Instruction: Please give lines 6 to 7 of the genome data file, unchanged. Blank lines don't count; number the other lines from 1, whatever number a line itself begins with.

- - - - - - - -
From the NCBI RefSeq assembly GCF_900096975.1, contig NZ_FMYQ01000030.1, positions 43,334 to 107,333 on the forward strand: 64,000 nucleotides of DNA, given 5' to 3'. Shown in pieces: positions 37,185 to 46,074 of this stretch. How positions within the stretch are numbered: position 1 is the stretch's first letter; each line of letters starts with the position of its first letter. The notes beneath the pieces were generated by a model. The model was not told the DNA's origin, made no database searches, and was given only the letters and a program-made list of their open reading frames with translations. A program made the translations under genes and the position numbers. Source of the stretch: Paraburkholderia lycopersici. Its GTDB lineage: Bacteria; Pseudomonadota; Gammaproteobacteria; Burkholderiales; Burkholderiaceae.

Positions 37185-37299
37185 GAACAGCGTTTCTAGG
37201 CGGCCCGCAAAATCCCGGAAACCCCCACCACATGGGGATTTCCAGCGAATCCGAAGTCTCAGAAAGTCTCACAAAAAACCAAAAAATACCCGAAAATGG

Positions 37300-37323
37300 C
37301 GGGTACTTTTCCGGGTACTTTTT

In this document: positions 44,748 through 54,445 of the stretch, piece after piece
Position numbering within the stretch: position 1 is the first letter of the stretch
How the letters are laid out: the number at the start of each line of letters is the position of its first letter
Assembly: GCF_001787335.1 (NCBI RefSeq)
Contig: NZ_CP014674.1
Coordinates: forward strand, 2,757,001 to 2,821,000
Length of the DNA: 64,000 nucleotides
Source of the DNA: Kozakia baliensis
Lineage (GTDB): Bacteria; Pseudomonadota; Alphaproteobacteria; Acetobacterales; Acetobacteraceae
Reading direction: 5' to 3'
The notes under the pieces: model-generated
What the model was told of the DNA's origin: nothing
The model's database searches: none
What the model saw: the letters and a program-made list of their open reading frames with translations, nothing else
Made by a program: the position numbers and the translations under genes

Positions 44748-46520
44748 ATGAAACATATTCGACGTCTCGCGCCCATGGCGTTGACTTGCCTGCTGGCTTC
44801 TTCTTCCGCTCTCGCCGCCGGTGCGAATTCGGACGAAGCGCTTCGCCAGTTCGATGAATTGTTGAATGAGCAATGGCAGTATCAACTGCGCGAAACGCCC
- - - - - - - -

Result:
37300 C
37301 GGGTACTTTTCCGGGTACTTTTT